The budget proposes to permit a rollover of capital gains on the disposition of a small business investment to allow tax-deferred access to that capital for the purposes of making other small business investments. This measure will apply to eligible small business investments disposed of after February 27, 2000. The budget contains specific definitions of what qualifies as an Eligible Small Business Investment, an Eligible Investor, and Eligible Gains. This is a complex area and should be discussed in detail with your tax advisor.

Employee Stock Options

Currently, when an employee exercises a stock option, the difference between the fair market value of the stock on the date of the exercise and the exercise price is included in the individual's income as employment income. Generally, a stock option deduction is allowed, resulting in the benefit being taxed at the same rate as a capital gain.

The budget proposes to allow employees to defer the income inclusion from exercising publicly listed shares until the disposition of the shares, subject to a complex annual $100,000 limit. This measure applies to options exercised after February 27, 2000, irrespective of when the option was granted or when it became vested. The options are eligible for the new treatment if the share is an ordinary common share of a class of shares traded on a prescribed Canadian or foreign stock exchange, and the total of all amounts payable to acquire the shares is not less than the fair market value of the share at the time the option is granted. The deferral period will cease at the time the underlying shares are sold, or at the time the employee dies or becomes a non-resident - whichever comes first. Options granted by CCPCs (Canadian Controlled Private Corporations) are not affected by the proposed measure, as the taxable benefit is already generally not included in income until the year of disposition.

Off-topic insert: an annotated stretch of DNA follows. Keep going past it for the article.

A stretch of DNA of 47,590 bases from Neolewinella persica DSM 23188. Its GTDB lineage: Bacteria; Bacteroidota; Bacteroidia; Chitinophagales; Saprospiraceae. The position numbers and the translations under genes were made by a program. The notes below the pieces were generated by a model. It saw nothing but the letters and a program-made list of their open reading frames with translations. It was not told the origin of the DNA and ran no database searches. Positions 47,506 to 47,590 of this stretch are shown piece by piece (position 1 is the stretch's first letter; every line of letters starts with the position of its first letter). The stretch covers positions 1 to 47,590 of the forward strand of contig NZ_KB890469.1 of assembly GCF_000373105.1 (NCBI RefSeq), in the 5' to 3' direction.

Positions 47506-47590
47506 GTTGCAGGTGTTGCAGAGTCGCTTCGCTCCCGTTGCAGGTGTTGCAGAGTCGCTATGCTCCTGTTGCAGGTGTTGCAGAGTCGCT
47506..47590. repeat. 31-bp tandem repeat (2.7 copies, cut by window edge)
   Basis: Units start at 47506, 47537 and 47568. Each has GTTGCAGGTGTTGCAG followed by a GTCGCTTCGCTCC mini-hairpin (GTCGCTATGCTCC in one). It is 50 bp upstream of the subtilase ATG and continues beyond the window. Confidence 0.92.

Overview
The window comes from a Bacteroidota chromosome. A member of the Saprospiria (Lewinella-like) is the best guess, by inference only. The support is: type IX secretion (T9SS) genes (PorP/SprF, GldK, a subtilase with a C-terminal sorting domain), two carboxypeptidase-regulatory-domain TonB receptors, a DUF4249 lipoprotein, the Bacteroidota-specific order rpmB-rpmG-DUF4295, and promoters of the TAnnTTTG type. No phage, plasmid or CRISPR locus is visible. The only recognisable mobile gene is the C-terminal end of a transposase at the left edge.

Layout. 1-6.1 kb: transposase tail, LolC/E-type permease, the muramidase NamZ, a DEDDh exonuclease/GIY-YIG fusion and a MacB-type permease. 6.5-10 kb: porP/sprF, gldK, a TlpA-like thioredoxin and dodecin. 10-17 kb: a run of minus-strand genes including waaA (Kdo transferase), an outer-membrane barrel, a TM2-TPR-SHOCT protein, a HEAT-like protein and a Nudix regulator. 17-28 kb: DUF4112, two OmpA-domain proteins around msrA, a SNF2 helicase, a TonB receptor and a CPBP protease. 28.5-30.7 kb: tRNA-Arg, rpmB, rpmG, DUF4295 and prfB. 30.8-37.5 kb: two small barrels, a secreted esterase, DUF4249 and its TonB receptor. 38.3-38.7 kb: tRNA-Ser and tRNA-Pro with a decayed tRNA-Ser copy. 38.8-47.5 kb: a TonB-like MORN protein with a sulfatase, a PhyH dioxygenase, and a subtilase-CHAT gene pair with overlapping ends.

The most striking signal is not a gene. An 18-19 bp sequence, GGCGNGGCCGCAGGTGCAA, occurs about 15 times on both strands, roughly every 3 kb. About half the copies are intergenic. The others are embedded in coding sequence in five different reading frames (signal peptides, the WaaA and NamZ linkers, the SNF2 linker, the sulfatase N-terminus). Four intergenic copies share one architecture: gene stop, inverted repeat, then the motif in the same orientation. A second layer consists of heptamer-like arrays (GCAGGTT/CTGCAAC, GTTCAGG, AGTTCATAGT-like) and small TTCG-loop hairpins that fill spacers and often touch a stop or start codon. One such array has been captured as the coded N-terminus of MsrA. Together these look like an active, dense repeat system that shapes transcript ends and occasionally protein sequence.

Other Changes

The basic personal exemption has been increased from $7,131 to $7,231 as of January 1, 2000. The age amount has been increased from $3,482 to $3,531 and the old age security claw-back income threshold has been increased from $53,215 to $53,960.

Currently the 5% surtax applies to incomes of approximately $65,000 and over. Effective July 1, 2000, the government intends to eliminate the 5% surtax on incomes up to $85,000. Therefore, for the year 2000 the 5% surtax will apply to an income level in excess of $74,242. Effective January 2001 the 5% surtax will be reduced to 4%, with a further intent to eliminate the surtax within the next five years.

The People Behind The Mutual Fund Reporter

In the September 1993 issue we introduced the people responsible for The Mutual Fund Reporter. Apart from a few additions and a few name changes, we are pleased to announce that our staff that was available to help you then are still happy to help you today with 5 out of 6 of the team members from 1993 still available to service all of your investment needs. Your investment team now consists of 11 members, 8 of which are fully licensed.

John Zufelt,
Director
Carl Spiess, MBA
Associate Director
Allan McGlade,CLU, CFP,
Estate and Insurance Planner
Sharon Calvert,
Investment Associate
Jane-Ann Crombeen,
Investment Associate
Nicole Keeler,
Investment Associate
Jennifer Hart,
Administrative Associate
Ron Pante,
Administrative Associate
Brenda Cordeiro,
Administrative Assistant
Brenda Petrunick,
Administrative Assistant
Nalini Singh,
Administrative Assistant

Fund News

Due to the C.I./ BPI merger we saw take place last year the following changes have been made: BPI American Small Companies has been renamed Signature American Small Companies Fund, and BPI Global Small Companies Fund has become Signature Global Small Companies Fund.

 



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F.  416.863.7479
E. carl.spiess@scotiawealth.com
    allan.mcglade@scotiawealth.com